Latest Concussion Settlement Will Help Future Pittsburgh Steelers Retirees


Nov 24, 2013; Cleveland, OH, USA; Cleveland Browns wide receiver Josh Gordon (12) makes a catch as Pittsburgh Steelers strong safety Troy Polamalu (43) and Pittsburgh Steelers cornerback Ike Taylor (24) defend during the second quarter at FirstEnergy Stadium. Mandatory Credit: Ken Blaze-USA TODAY Sports

Pittsburgh Steelers of past, present, and future and their families might just sleep a little better in the evenings.

On Wednesday morning folks from around the NFL made mention a revised settlement agreement that was between the players (past and present) and the league with regards to treating retired players who develop neurocognitive conditions that qualify.  The original settlement was originally capped at $765 million.  And while that seems like a considerable amount of money, there was plenty of outrage that there was even a cap to begin with.  The revision from the original agreement is huge – no cap whatsoever.

Here reads the full statement from the NFL:

"The National Football League and counsel for the retired player plaintiffs announced today a revised settlement agreement in the NFL concussion litigation pending in the U.S. District Court for the Eastern District of Pennsylvania. In the revised agreement the NFL’s obligations under the monetary award fund will not be capped at any specified amount. This means that once the compensation program is established funds will be available to any retired player who develops a qualifying neurocognitive condition. The revised settlement agreement is the result of several months of intensive work under the supervision of presiding Judge Anita B. Brody and the Court’s special master, Perry Golkin. The parties are grateful to Judge Brody and Special Master Golkin for their guidance in helping to reach the agreement submitted for preliminary approval today. Consistent with the settlement announced last year, the revised agreement provides a wide range of benefits to retired NFL players and their families, including a separate fund to offer all eligible retirees a comprehensive medical exam and follow-up benefits, and an injury compensation fund for retirees who have suffered cognitive impairment, including dementia, Alzheimer’s, Parkinson’s or ALS. Where the retiree is deceased or unable to pursue his claim, a family member may do so on his behalf. While actuarial estimates from both parties supported the $765 million settlement that was announced in August, this new agreement will ensure funds are available to any eligible retired player who develops a compensable injury. “This agreement will give retired players and their families immediate help if they suffer from a qualifying neurocognitive illness, and provide peace of mind to those who fear they may develop a condition in the future,” said co-lead plaintiffs’ counsel Christopher Seeger and Sol Weiss. “This settlement guarantees that these benefits will be there if needed, and does so without years of litigation that may have left many retired players without any recourse.” “Today’s agreement reaffirms the NFL’s commitment to provide help to those retired players and their families who are in need, and to do so without the delay, expense and emotional cost associated with protracted litigation. We are eager to move forward with the process of court approval and implementation of the settlement,” said NFL Senior Vice President Anastasia Danias. The agreement also provides that the NFL will set aside $10 million for education on concussion prevention, as well as pay the costs of providing notice to the class and for administration of the settlement. If the Court grants preliminary approval, retired players will be formally notified of the settlement, with a final approval hearing likely to occur later this year."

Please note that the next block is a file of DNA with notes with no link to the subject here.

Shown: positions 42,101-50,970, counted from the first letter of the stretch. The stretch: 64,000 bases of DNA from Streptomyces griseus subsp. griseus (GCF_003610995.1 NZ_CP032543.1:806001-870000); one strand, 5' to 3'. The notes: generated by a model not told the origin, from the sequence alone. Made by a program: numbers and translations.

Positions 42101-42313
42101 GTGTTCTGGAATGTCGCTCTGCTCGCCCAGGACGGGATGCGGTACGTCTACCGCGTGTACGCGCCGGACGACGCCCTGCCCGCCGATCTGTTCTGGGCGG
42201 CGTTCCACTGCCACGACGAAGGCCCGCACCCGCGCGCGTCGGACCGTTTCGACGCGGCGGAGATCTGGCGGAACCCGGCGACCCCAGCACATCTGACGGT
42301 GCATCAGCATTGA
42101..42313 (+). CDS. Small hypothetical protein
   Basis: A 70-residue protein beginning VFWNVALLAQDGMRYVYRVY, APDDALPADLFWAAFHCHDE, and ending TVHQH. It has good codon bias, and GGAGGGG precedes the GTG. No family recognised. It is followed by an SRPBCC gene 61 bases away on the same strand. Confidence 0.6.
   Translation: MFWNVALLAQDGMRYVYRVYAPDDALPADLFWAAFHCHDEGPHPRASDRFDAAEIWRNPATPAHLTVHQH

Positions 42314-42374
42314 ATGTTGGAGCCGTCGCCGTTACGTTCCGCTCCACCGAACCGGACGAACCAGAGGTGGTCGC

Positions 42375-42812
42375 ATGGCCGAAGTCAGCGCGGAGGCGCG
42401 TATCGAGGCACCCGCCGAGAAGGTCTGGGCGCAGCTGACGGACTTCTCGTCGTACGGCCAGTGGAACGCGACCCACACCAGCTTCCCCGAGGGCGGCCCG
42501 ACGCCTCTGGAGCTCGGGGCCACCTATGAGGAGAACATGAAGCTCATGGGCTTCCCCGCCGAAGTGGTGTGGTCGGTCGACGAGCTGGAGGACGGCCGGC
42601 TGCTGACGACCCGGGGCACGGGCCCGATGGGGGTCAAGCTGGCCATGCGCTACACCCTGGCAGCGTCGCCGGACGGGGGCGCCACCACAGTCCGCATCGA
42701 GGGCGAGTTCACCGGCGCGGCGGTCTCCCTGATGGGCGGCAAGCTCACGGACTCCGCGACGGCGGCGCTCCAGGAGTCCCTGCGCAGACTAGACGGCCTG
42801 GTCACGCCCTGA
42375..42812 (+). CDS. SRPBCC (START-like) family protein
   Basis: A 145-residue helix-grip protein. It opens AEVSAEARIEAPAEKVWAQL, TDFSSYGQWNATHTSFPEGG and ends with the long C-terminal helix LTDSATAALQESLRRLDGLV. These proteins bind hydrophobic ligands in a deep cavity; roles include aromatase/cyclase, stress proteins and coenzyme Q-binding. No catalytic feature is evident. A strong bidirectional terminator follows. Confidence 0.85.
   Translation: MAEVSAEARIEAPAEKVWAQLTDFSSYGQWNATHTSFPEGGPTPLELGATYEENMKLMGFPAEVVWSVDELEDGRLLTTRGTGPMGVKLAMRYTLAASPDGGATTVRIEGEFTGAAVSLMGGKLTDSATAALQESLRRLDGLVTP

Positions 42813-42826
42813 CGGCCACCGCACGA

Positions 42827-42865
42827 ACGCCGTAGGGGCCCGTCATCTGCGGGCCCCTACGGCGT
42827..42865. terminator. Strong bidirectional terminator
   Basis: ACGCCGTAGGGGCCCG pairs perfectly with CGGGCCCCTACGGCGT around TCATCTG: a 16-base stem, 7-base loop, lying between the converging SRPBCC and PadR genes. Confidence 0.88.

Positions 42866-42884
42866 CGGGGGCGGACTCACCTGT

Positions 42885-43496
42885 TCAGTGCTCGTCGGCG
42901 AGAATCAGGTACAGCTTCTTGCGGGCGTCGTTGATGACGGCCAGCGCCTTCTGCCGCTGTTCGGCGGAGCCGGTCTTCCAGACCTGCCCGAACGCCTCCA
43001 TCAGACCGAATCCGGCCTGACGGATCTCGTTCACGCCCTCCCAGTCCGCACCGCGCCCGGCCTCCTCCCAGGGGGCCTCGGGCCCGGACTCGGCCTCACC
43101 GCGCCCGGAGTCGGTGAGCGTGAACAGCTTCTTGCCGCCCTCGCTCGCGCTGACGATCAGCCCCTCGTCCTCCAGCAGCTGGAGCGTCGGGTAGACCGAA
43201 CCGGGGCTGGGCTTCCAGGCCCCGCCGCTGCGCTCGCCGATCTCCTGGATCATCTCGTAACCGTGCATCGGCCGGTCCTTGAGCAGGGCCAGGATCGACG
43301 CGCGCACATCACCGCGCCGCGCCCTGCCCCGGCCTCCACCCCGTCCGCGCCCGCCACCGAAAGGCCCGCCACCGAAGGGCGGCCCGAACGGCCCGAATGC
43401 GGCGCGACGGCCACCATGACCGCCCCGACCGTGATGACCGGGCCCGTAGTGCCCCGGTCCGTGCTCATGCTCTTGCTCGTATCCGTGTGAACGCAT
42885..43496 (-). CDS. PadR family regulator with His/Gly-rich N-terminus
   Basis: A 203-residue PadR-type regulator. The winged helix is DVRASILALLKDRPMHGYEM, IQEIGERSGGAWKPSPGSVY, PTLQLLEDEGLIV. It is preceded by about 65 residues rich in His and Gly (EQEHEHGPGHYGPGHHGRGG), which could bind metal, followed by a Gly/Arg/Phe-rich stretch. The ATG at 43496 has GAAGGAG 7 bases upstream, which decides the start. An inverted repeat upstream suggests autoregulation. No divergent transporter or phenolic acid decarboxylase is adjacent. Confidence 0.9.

This is a huge relief coming to current retirees who might be suffering from any of the aforementioned neurocognitive conditions mentioned in the NFL’s statement.  It’s a shame that it took this long to come this far.  Many in Steeler Nation probably remember former offensive lineman Justin Strzelczyk’s horrifying death from a collision with a tanker truck during a high speed chase.  His death helped open the door to the football = brain damage link, but if such a program and settlement already existed, he might have received the help needed to properly treat what many thought became a bipolar disorder after retiring from football.  Strzelczyk was only 36 when he died.

Steelers football is smash mouth football on both sides of the ball.  I’m sure many of us would lose count if we tried to recount the bone jarring hits dished out and taken over the last 25 years.  Troy Polamalu is at the top of my list of one who will unfortunately suffer from one of these conditions at some point after he hangs up his cleats.  He’s suffered numerous concussions from his “launch” style of hitting receivers.  He’s admittedly returned to the field while still trying to shake out the cobwebs of a big hit (prior to the new concussion rules of course).  Hopefully the unlimited amount of funds available to him will help find positive ways to treat any potential condition/disease that might crop up.

Some might see this as a big PR move by the NFL – and it just might be – but, the bottom line is that ALL players that have worn the emblem on a jersey will get real and available treatment should they and their families need it.  And, hopefully the prevention program will go a long way with the $10 million contribution.  Would love to have seen more money on that as well, but it’s a step in the right direction.